• Authentic – replicate professional practice, including scenarios that involve competencies, not just knowledge.

Support involves providing a scaffolded experience to learners, helping them in gaining new competencies and practicing mastery of those skills. Support should also anticipate the needs of learners, and this can take the form of the creation of resources to assist in their learning or clarification of complex topics, or building activities that ensure learners support each other either through in class or online discussions or even in the shared creation of a glossary or other resource.

Evaluation sometimes referred to Quality Assurance (QA) processes and reflection on the actual design of learning experiences on the part of the instructor, but for RASE, Evaluation refers to learner evaluation, including their own self reflection on the completion of tasks, what they learned, the feedback the instructor provides during the course of activities and assessment, all with the goal of allowing students to improve upon their work, and grow in their mastery of practice.

OAR: Objectives, Activities & Resources

Joeckel III, Jeon, & Gardner, 2010

The OAR model is a visual tool developed by Joeckel III, Joen and Gardner, instructional designers at Utah State University, which specifically applies to instructional development for courses housed within an online learning platform. It emphasizes the relationships between Objectives, Activities and Resources, to ensure that this dynamic is faithfully represented within an online learning experience.

The Four-Component Instructional Design

This model, developed by Dutch researcher Van Merriënboer in the early 1990s (Van Merriënboer, J. J. G., Jelsma, O., & Paas, F., 1992) is a model that focuses on instructional design for training contexts in which new skills are taught in a systematic way. As this model The idea behind this model is to break down training of competencies into four parts:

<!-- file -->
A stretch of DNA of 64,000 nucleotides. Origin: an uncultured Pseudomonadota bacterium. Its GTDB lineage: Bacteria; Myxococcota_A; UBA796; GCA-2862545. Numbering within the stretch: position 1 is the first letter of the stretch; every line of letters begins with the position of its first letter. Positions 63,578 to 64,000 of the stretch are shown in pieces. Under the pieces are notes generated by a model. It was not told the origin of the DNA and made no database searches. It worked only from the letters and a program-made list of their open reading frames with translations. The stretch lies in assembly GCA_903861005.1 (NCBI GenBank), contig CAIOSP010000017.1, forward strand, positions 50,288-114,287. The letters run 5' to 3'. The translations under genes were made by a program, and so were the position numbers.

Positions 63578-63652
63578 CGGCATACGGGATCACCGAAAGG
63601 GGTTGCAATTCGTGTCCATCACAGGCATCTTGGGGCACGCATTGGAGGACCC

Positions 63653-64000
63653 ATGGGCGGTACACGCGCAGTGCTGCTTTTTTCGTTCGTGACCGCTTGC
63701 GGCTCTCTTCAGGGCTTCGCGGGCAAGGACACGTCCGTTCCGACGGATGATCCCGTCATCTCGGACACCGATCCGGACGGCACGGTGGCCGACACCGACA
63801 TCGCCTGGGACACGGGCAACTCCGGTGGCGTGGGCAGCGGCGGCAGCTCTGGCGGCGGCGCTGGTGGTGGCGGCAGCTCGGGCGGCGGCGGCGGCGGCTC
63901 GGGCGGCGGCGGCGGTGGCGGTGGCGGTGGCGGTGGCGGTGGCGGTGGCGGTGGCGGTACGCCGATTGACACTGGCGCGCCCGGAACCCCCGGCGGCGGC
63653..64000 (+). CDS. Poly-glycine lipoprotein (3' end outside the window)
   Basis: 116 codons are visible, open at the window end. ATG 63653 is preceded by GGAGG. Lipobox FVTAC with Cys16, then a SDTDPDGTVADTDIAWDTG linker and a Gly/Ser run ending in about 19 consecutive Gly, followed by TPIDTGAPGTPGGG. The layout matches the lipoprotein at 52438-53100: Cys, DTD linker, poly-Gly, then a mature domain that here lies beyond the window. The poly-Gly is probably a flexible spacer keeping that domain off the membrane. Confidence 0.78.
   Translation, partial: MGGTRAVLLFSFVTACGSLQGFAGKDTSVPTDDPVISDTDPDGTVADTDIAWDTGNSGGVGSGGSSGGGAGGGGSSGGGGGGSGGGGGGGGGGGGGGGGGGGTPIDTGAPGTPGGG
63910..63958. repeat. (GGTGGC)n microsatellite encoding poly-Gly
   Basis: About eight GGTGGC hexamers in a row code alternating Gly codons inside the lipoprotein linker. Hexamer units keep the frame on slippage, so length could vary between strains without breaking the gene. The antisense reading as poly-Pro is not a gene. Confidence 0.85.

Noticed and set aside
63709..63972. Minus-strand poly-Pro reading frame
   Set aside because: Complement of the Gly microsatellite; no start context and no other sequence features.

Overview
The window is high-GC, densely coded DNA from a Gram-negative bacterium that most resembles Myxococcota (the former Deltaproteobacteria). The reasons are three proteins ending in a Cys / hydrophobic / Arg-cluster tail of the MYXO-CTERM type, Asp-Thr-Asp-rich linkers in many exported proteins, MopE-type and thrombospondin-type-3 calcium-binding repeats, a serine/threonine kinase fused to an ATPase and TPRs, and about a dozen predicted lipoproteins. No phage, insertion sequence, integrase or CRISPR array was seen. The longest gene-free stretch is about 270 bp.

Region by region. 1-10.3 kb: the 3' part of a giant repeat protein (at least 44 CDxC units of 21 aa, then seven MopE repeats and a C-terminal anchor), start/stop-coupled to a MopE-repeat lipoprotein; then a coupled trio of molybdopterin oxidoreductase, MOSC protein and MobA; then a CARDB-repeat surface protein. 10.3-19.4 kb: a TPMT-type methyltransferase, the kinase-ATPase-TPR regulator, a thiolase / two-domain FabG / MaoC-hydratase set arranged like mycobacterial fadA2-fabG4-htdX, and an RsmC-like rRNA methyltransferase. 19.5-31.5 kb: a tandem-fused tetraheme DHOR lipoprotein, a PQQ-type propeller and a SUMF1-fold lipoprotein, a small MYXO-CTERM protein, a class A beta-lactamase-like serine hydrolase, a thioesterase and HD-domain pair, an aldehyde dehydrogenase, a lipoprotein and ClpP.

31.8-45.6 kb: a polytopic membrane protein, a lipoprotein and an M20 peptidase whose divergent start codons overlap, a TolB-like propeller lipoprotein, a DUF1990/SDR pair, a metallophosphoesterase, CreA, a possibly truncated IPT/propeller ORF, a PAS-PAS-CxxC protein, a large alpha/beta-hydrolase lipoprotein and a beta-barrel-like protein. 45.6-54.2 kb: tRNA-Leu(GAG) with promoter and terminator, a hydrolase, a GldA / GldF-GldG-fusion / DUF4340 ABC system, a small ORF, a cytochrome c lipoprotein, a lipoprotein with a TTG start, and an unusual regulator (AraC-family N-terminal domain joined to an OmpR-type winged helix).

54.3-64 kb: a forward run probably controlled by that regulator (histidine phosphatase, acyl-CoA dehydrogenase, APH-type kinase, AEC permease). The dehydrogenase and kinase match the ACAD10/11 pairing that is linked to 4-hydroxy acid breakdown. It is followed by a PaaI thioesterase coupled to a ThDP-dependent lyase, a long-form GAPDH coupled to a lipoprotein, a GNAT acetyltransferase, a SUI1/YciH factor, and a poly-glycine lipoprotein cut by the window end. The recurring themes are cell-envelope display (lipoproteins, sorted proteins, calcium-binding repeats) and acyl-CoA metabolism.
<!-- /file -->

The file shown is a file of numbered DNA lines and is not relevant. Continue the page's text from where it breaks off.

1. Learning tasks and actviites aimed and providing authentic learning experiences
  2. Supportive information that supports novel ideas and concepts covered in the learning tasks
  3. Procedural Information focusing on how to perform tasks (tied to learning tasks)
  4. Part-task Practice allows students to complete new tasks with a fading level of support until learners become experts.

For more details check out this report on the website.

Diagram courtesy of

Key Take-Aways

  • Instructional Design and it’s successor terms are useful to understand to be able to ‘talk the talk’ when engaging in this work and to understand trends in how educators are thinking about the work of designing learning experiences.
  • There are many different models of how to engage in Instructional or Learning Design work. These models may be adapted by different units in a workplace, or simply may serve as an internalised reference for how individuals conduct this work. When combined with what we know of how people learn and how to choose technology, these concepts give us a much more rounded skillset as an Instructional or Learning Designer.